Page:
Case Study: Mark and Rachel and contribution splitting

The Situation for Mark and Rachel

Mark and Rachel were a couple in their early 30s and Rachel had recently started a florist business. Rachel had previously worked as a florist and Mark was employed as a diesel mechanic. After a couple of years, the business had made some profit, but any additional funds went into the business. They were concerned that they were not saving for retirement but unsure what to do. They had a basic understanding of superannuation: Mark’s employer was contributing to his fund and Rachel had previously received contributions as an employee in a florist business. However, Rachel as a business owner was putting nothing into her superannuation.

The ASC Solution

We suggested that Rachel puts about $50 a week into superannuation as concessional contributions which wouldn’t affect their cash requirements but would help boost her superannuation. As Mark was earning over $130,000 annually and Rachel’s taxable income was only about $7,500, Bentleys suggested that Mark make a spousal contribution of $3,000, which would deliver Mark a tax offset of $540. As Rachel has taxable income of less than $36,021 (2016/17) she was able to receive $500 co-contribution from the government as well.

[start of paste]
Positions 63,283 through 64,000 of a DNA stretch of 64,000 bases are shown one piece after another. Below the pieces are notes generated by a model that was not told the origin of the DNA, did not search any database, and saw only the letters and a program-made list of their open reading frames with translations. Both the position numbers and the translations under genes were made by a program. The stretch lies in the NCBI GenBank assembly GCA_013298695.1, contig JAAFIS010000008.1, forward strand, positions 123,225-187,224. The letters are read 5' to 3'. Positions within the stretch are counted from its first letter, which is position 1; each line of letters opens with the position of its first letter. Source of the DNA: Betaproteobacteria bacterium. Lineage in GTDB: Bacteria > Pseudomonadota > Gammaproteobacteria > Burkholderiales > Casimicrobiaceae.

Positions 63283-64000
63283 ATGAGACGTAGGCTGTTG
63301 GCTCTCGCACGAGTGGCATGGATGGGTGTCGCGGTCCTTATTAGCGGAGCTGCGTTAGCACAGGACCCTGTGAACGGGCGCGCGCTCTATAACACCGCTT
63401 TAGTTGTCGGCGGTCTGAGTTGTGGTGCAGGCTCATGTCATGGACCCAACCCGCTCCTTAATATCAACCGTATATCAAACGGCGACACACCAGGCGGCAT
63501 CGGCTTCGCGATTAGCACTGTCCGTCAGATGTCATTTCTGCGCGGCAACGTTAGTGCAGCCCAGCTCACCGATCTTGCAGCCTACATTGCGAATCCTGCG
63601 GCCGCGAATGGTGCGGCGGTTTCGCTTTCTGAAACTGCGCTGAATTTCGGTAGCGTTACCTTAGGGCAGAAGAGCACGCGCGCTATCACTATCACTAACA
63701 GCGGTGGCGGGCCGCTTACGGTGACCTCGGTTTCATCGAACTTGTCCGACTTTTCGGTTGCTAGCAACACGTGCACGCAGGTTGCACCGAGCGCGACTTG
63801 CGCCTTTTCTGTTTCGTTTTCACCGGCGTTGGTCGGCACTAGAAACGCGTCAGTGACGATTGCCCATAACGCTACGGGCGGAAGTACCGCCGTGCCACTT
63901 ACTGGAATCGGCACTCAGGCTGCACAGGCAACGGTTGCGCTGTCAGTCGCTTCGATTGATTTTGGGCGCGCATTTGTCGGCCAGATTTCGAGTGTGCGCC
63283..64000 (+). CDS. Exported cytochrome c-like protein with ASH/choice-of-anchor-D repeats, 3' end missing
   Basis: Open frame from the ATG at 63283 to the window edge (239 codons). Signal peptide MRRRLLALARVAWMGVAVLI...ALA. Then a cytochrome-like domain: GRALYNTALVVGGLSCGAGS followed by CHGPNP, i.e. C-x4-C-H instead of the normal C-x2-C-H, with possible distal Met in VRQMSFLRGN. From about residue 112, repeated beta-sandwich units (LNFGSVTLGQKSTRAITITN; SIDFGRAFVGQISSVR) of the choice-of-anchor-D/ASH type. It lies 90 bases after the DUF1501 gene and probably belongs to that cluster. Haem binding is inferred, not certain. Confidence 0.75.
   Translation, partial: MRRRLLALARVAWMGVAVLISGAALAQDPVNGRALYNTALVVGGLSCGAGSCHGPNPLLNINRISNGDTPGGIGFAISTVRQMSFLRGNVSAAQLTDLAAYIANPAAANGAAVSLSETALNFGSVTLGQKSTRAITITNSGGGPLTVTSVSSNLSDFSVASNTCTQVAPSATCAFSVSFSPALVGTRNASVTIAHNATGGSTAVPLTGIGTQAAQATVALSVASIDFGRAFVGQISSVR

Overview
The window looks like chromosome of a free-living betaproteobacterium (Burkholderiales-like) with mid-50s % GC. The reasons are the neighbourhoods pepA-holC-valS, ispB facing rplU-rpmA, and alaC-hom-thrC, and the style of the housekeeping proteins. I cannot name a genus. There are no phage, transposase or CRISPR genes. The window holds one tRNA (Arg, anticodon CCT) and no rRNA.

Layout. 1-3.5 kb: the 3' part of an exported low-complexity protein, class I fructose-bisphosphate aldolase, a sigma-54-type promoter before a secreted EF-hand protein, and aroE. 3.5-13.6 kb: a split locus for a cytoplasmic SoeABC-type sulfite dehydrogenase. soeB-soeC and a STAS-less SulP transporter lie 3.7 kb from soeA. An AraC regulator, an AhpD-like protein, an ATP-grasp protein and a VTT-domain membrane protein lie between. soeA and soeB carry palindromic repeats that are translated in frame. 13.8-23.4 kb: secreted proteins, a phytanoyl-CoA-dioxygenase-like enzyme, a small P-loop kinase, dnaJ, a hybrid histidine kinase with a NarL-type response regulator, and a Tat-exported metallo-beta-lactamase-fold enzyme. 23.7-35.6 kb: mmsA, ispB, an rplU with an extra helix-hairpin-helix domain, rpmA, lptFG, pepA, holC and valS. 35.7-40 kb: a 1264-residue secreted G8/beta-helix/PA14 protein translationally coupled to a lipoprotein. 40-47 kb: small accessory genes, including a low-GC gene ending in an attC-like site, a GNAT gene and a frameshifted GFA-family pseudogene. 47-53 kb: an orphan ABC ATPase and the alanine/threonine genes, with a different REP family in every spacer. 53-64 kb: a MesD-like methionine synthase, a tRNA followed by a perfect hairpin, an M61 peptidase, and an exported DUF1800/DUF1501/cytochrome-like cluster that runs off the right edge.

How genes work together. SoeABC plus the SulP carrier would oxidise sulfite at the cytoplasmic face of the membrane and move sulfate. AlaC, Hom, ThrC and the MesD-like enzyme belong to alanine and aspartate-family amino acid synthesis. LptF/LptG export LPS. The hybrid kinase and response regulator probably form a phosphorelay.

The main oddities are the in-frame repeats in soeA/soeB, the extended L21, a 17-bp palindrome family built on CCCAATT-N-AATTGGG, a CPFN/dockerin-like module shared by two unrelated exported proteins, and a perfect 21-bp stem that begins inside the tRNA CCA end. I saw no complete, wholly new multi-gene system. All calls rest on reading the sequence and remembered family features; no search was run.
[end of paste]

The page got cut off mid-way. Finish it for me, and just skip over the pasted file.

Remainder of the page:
Another way Mark could even up their superannuation balances, especially given $1.6million cap, would be to use contribution splitting of his employer contributions into Rachel’s super. This would help ensure their retirement tax free pension caps were maximised.


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